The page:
return View("Error");
return RedirectToAction("VerifyCode", new { Provider = model.SelectedProvider, ReturnUrl = model.ReturnUrl });

The sender of the two factor code depends on your implementation, of course.

public async Task<bool> SendTwoFactorCode(string provider)
var userId = await GetVerifiedUserIdAsync();
if (userId == null)
return false;

var token = await UserManager.GenerateTwoFactorTokenAsync(userId, provider);
// See IdentityConfig.cs to plug in Email/SMS services to actually send the code
await UserManager.NotifyTwoFactorTokenAsync(userId, provider, token);
return true;

When it's time to get the code from them, they need to have logged in with name and password already, and we're now checking the code:

public async Task<ActionResult> VerifyCode(string provider, string returnUrl)
// Require that the user has already logged in via username/password or external login
if (!await SignInHelper.HasBeenVerified())
return View("Error");
var user = await UserManager.FindByIdAsync(await SignInHelper.GetVerifiedUserIdAsync());
return View(new VerifyCodeViewModel { Provider = provider, ReturnUrl = returnUrl });

We can sign users potentially a number of ways, like with External Sign Ins (Twitter, etc) but here's the TwoFactorSignIn

public async Task<SignInStatus> TwoFactorSignIn(string provider, string code, bool isPersistent, bool rememberBrowser)
var userId = await GetVerifiedUserIdAsync();
if (userId == null)
return SignInStatus.Failure;
var user = await UserManager.FindByIdAsync(userId);
if (user == null)
return SignInStatus.Failure;
if (await UserManager.IsLockedOutAsync(user.Id))
return SignInStatus.LockedOut;
if (await UserManager.VerifyTwoFactorTokenAsync(user.Id, provider, code))
// When token is verified correctly, clear the access failed count used for lockout
await UserManager.ResetAccessFailedCountAsync(user.Id);
await SignInAsync(user, isPersistent, rememberBrowser);
return SignInStatus.Success;
// If the token is incorrect, record the failure which also may cause the user to be locked out
await UserManager.AccessFailedAsync(user.Id);
return SignInStatus.Failure;

If you want this blog post's sample code, make an EMPTY ASP.NET Web Application and run this NuGet command from the Package Manager Console

Install-Package Microsoft.AspNet.Identity.Samples -Pre

Have fun!

Related Links

* Photo of German Lorenz cipher machine by Timitrius used under CC Attribution 

Sponsor: Big thanks to Novalys for sponsoring the blog feed this week! Check out their security solution that combines authentication and user permissions. Secure access to features and data in most applications & architectures (.NET, Java, C++, SaaS, Web SSO, Cloud...). Try Visual Guard for FREE.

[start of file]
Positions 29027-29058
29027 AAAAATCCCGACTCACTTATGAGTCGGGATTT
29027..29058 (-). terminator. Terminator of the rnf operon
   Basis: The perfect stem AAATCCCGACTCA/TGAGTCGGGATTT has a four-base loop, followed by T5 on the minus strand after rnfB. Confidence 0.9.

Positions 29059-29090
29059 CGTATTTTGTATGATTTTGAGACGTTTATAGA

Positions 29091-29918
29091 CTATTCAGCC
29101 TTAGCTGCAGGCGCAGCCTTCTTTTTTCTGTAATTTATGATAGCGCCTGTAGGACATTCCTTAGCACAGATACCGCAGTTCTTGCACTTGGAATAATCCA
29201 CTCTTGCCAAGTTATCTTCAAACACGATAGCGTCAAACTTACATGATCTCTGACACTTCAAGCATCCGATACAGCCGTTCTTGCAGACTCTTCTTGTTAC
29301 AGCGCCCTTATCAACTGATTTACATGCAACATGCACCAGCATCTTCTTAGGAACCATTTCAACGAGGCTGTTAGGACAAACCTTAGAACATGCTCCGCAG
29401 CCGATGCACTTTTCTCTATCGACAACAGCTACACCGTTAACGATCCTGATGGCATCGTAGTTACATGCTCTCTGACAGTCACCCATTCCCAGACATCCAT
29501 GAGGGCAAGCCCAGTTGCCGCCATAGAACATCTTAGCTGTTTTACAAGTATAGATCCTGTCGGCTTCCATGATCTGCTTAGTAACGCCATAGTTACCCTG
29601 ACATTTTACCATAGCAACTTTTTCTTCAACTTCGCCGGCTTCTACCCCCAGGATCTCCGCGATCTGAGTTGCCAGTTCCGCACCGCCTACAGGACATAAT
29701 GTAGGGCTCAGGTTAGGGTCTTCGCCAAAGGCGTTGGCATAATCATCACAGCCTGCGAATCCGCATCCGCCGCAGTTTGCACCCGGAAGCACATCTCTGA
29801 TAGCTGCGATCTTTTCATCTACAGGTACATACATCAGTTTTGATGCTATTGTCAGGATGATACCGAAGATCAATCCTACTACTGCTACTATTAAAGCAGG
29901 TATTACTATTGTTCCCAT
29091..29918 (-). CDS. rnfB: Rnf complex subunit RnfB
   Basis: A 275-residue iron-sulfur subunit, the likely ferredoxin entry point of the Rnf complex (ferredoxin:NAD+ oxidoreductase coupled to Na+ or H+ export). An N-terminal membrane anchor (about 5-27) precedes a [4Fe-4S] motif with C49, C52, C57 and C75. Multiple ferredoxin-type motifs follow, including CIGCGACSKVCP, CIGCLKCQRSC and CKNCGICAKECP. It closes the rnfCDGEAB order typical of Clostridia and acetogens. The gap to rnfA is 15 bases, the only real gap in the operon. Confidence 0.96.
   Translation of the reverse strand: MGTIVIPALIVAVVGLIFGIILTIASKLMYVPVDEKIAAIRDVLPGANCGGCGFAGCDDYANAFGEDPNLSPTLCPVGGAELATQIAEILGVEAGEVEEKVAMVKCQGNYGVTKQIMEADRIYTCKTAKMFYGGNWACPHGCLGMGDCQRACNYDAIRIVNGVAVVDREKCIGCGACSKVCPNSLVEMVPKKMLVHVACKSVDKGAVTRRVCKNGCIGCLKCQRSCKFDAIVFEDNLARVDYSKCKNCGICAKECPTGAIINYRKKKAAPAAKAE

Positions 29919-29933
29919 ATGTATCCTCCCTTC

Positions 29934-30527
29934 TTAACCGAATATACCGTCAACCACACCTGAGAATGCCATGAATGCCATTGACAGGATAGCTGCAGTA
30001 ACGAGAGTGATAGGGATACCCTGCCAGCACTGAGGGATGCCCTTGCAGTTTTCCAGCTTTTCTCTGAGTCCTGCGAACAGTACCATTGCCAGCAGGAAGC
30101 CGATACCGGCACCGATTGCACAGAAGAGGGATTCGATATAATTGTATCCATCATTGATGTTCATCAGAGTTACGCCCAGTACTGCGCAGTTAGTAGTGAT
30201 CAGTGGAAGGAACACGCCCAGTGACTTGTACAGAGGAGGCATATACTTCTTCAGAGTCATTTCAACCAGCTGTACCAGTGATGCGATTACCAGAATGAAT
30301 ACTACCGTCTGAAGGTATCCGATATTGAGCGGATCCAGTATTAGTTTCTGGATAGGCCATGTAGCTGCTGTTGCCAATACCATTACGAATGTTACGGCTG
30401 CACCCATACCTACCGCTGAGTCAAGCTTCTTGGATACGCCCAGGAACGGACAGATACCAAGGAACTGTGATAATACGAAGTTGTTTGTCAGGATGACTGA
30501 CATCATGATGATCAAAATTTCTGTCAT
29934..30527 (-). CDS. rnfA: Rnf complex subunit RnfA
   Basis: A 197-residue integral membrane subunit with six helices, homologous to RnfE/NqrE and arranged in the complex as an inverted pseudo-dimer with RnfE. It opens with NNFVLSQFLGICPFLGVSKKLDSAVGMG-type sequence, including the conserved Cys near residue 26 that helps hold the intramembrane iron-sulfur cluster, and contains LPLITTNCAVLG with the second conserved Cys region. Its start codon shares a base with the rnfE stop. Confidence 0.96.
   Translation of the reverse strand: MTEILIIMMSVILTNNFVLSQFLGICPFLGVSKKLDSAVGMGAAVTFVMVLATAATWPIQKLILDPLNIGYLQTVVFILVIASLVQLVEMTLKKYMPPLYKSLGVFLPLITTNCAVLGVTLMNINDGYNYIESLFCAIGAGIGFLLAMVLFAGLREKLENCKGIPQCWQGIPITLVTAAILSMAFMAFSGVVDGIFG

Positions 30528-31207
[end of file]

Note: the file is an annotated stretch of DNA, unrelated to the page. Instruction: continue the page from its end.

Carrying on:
About Scott

Scott Hanselman is a former professor, former Chief Architect in finance, now speaker, consultant, father, diabetic, and Microsoft employee. He is a failed stand-up comic, a cornrower, and a book author.

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Video Tutorial and Screenshots: Windows 8.1 Update 1

April 3, '14 Comments [51] Posted in Screencasts | Win8
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I have a personal MSDN account so I download and installed the Windows 8.1 Update as soon as I could. It'll roll out to the rest of the world slowly in the coming weeks.

The verdict? It's a significant improvement. I use an X1 Carbon Touch laptop, and while it has a touchscreen, I spend most of my time on the mouse and keyboard. I'm comfortable with moving between Store (fullscreen) apps and Desktop apps but it's always a little jarring. You're leaping between two universes. I want to live in one universe and this Windows update merges them in a measured way that means I'm moving faster when using my computer.

I've just put up a brand new 5 minute YouTube video to give you a tour of just a few of the new features.

After you get the update, you'll notice immediately that the Windows Store - a full screen app, mind you - is pinned to your Windows Desktop's Taskbar. You can now pin any app, desktop or store, to your Taskbar.

Even better, you can close them with a right click, just like you're used to:

Windows Store apps can be pinned to the taskbar

And Windows Store apps like Xbox Music that use the Media Controls can also get taskbar enhancements like the Media Controls within the Taskbar button. Here I'm controlling the music in my Windows Store app while I'm in the desktop. The "universal" music controls also pop up when you press your hardware volume keys as well.

Windows Store apps can modify the jump menu

The Start Screen now includes a power button and search button, always.